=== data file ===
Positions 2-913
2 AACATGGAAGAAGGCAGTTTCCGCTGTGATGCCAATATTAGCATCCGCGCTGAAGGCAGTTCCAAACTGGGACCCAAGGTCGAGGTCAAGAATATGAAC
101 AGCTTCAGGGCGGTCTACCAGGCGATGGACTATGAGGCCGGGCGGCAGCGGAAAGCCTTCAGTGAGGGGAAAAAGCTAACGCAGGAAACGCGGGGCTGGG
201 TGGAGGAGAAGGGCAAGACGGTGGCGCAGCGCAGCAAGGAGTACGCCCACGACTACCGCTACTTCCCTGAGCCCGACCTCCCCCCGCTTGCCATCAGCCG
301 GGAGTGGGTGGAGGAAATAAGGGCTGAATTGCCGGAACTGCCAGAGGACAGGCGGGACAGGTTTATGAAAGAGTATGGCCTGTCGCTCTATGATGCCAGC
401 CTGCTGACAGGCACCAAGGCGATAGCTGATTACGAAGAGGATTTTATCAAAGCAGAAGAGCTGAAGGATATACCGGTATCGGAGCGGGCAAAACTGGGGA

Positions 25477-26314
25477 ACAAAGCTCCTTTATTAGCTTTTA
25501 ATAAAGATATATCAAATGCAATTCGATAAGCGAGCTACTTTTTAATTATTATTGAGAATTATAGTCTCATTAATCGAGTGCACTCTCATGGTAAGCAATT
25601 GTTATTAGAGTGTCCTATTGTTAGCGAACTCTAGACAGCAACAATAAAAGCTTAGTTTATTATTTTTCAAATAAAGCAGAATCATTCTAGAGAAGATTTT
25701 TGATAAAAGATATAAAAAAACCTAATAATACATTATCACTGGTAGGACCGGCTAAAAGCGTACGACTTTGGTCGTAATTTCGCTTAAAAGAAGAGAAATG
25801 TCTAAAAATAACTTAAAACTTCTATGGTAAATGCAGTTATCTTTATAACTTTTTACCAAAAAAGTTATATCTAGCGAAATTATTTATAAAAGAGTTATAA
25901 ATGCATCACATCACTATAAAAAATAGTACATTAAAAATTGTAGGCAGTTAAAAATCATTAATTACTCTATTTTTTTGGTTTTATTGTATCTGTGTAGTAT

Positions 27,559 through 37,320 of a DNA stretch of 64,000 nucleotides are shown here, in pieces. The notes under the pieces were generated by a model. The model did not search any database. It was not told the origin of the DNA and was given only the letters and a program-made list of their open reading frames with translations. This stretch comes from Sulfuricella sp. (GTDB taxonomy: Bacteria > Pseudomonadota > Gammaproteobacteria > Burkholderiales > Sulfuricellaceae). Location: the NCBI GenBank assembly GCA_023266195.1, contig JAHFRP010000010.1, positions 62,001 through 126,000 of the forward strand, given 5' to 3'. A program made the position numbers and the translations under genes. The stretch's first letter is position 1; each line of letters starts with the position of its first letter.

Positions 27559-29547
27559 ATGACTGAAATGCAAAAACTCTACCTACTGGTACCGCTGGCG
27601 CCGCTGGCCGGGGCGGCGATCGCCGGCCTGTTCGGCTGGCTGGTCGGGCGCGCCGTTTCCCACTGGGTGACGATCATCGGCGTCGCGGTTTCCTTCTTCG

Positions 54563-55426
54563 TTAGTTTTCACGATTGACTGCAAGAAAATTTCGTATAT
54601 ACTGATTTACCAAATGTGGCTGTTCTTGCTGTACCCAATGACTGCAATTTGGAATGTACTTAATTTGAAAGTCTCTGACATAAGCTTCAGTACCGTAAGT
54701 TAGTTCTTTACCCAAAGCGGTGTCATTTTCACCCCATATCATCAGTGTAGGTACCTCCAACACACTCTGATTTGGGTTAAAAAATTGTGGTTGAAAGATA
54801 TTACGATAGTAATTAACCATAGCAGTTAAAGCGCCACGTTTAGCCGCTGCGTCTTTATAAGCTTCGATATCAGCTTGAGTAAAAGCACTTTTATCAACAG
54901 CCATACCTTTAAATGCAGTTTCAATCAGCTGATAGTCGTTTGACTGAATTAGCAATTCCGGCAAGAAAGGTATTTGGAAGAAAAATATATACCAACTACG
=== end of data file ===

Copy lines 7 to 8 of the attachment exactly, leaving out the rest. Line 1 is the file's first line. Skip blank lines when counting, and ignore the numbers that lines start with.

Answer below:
Positions 25477-26314
25477 ACAAAGCTCCTTTATTAGCTTTTA